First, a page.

California Water District Think They Have Enough Water For Three More Years of Drought

California is feeling a little relief from the drought that has devastated crops, lawns, golf courses and plant life for the last four years. Last year, the state had a mandatory water restriction in place, but this year, thanks to a decent amount of snow in the Sierra Mountains, the water restriction has been lifted. The 411 California water districts recently reported enough water to last another three years under the current drought conditions, so that is good news for the people of California. But there are bigger issues looming over the heads of Californians. That issue is the decrease in the water level of the Colorado River. The Colorado River supplies water to 30 million people in seven states, and climate change will continue to reduce the water level in the river by 5 to 20 percent over the next four decades.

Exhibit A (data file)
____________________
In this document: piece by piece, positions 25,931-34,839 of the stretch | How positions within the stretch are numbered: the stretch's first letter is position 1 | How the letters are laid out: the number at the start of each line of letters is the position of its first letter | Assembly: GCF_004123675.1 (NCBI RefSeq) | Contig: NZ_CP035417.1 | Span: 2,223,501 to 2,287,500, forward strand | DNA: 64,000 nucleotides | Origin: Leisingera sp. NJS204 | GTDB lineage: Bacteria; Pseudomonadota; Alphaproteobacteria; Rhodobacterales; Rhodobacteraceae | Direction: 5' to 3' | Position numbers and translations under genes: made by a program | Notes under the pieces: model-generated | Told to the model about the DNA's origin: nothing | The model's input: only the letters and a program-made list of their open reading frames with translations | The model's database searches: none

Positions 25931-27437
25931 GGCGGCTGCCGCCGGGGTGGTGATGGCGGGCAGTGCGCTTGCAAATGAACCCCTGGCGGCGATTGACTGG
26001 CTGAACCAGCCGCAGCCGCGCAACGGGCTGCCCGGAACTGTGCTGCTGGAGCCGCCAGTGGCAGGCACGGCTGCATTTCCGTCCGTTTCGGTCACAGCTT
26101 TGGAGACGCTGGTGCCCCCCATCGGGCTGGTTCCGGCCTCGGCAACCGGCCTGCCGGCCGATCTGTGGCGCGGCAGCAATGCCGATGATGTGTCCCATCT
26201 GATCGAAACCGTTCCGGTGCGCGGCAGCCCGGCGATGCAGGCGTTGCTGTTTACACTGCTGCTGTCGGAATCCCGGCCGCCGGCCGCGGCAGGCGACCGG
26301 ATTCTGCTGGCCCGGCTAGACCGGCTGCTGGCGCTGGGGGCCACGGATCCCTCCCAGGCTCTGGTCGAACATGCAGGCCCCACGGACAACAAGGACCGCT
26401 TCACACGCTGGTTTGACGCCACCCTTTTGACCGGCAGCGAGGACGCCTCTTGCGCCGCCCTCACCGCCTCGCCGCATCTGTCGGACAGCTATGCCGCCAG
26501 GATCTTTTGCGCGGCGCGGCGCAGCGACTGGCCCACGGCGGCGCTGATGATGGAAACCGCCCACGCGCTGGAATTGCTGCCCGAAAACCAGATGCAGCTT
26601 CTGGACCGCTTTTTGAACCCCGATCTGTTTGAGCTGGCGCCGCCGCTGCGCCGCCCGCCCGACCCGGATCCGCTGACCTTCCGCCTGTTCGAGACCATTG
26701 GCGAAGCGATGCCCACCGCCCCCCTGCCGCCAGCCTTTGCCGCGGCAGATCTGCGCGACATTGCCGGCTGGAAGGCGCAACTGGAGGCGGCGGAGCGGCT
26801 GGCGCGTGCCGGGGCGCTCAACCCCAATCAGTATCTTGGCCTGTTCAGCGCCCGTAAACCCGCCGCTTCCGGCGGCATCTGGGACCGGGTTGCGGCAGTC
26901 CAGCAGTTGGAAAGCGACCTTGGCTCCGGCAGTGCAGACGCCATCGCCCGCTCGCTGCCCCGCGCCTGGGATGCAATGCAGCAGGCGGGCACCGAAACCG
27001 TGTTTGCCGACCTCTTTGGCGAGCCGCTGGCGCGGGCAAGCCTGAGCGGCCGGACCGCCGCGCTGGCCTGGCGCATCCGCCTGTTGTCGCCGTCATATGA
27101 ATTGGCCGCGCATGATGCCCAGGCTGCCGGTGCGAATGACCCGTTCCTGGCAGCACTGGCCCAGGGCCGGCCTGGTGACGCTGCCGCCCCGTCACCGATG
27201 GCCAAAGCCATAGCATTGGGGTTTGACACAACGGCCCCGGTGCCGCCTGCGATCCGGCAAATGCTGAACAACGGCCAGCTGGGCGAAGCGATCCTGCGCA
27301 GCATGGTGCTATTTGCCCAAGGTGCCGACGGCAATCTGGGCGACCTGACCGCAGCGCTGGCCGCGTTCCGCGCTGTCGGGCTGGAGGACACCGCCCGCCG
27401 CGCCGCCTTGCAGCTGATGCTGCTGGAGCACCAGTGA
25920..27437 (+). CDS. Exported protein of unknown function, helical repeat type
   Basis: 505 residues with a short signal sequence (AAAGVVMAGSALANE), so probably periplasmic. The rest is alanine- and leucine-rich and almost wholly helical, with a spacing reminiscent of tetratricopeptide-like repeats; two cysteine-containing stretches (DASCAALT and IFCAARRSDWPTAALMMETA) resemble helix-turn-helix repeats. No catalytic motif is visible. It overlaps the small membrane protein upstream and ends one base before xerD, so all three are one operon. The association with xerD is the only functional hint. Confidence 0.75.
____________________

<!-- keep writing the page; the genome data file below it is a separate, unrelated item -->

The Colorado River has been running especially low for the last ten years because of the intensity of the drought. The 110-mile-long Lake Mead is 130 feet lower than it was in 2000. Some of the reservoirs fed by the Colorado River may never be full again. California sits on the shores of the Pacific yet the state is thirsty for water. San Diego started a project to convert salt water to fresh water. The procedure and the equipment are expensive, but the results are worth it, according to the mayor of San Diego. Los Angeles hasn’t tackled the issue the same way San Diego has, and Northern California is in better shape than Southern California. Northern California has other water sources at its disposal.

The three-year projection from California’s water districts sounds a little too optimistic, according to an article published by California Water Board Chairperson Felicia Marcus said the state’s new approach to water conservation is a response to the water situation in Northern California. Marcus still wants people to conserve water because she doesn’t believe the water districts have enough water to last three more years. Marcus did say it was OK to use water but use it practically and sensibly. What happens this winter in the Western states is anyone guess, but the hope is it will be a repeat of last winter.